Letter 8: Tafani to Wilde, 4 May 1877
4th May, 1877
Jesus College, Oxford
I am pleased that you have taken your rustication in good humour, the shock of it notwithstanding. I hear tell that your letter’s eloquence impressed your masters, and that at least the fine will not be so punitive as at first proposed. Of course, the work must still be done, but that is as much for your own benefit sake as for theirs. It would not do to be quite free of all academic rigour for such a long stretch.
I write to you at home, as you instruct, although this letter may precede your arrival there. I should have liked to have caught you at Mr Miles’ and spared you the trouble of your taking your manuscript over on the ferry. A complete volume must run to rather a heavy number of pages! I should like to see them, as they are done, although I cannot say I will mourn for the loss of the second half. There is so much to which you might apply your brilliant wit and quick mind that I think it rather a pity to spend so much <of yourself> on a tale that cannot much improve in the retelling.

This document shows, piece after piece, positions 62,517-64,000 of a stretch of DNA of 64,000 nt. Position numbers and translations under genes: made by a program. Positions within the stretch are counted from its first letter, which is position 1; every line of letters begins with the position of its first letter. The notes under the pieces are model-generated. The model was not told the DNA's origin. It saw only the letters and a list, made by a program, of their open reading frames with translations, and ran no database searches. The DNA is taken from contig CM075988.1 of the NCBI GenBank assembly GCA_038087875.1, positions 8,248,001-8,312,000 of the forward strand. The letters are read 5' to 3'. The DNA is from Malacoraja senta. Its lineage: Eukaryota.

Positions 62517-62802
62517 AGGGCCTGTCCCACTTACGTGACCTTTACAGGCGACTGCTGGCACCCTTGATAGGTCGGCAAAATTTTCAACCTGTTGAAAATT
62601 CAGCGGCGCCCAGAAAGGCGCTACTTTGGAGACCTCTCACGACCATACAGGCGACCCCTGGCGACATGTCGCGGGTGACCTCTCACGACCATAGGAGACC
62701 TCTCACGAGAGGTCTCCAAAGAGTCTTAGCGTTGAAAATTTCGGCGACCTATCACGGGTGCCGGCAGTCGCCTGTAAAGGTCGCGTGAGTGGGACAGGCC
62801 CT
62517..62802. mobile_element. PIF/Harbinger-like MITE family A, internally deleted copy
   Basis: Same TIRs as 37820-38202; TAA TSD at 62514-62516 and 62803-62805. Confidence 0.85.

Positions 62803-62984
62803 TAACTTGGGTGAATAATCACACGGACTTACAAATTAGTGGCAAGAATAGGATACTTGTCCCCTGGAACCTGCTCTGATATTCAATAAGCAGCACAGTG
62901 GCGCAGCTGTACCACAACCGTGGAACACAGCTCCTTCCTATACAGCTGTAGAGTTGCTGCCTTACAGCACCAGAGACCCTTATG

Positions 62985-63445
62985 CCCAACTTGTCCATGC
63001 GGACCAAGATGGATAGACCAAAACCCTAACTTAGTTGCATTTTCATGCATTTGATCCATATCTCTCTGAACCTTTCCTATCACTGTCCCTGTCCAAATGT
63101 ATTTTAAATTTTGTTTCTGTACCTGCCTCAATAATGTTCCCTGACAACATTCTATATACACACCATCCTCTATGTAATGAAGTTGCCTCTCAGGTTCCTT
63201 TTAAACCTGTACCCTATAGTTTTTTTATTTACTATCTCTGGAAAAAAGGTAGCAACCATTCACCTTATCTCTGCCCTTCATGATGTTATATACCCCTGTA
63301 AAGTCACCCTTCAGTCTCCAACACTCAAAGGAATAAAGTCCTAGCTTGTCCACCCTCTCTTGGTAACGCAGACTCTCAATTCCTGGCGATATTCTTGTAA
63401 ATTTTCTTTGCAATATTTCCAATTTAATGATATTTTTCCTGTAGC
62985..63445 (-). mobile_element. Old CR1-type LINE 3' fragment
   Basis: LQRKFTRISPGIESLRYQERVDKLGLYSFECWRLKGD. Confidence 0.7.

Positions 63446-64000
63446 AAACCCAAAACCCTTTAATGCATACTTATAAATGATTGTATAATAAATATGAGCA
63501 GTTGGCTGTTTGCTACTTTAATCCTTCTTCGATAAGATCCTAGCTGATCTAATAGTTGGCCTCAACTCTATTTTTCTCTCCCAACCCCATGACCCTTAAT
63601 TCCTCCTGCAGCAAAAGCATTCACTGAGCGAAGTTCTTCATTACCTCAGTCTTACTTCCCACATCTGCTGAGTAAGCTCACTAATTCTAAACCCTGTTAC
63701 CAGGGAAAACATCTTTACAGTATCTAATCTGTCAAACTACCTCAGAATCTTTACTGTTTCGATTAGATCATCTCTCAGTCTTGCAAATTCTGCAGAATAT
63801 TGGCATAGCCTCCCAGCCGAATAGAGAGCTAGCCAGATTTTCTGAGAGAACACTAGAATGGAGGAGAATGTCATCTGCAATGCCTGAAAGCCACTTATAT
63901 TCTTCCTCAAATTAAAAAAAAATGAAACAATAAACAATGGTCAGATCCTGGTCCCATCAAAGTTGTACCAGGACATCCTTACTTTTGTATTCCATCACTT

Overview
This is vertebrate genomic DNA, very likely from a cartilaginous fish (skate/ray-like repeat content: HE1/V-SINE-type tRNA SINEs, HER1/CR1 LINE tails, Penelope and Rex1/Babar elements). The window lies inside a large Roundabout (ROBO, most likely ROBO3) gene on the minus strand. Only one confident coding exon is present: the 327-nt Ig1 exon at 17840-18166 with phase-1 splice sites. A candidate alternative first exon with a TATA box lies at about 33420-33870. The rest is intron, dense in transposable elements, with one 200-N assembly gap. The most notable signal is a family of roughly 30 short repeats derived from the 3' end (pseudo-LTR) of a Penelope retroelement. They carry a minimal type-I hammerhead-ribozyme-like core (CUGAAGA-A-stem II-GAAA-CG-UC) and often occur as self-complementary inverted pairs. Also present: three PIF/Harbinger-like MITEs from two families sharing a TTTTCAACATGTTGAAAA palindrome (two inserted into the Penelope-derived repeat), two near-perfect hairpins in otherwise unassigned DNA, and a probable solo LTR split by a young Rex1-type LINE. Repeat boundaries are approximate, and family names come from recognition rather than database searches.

I look forward to a greater exposition of the new Gallery, which I hope to visit myself in its infancy. You will not fail to write it up, will you?
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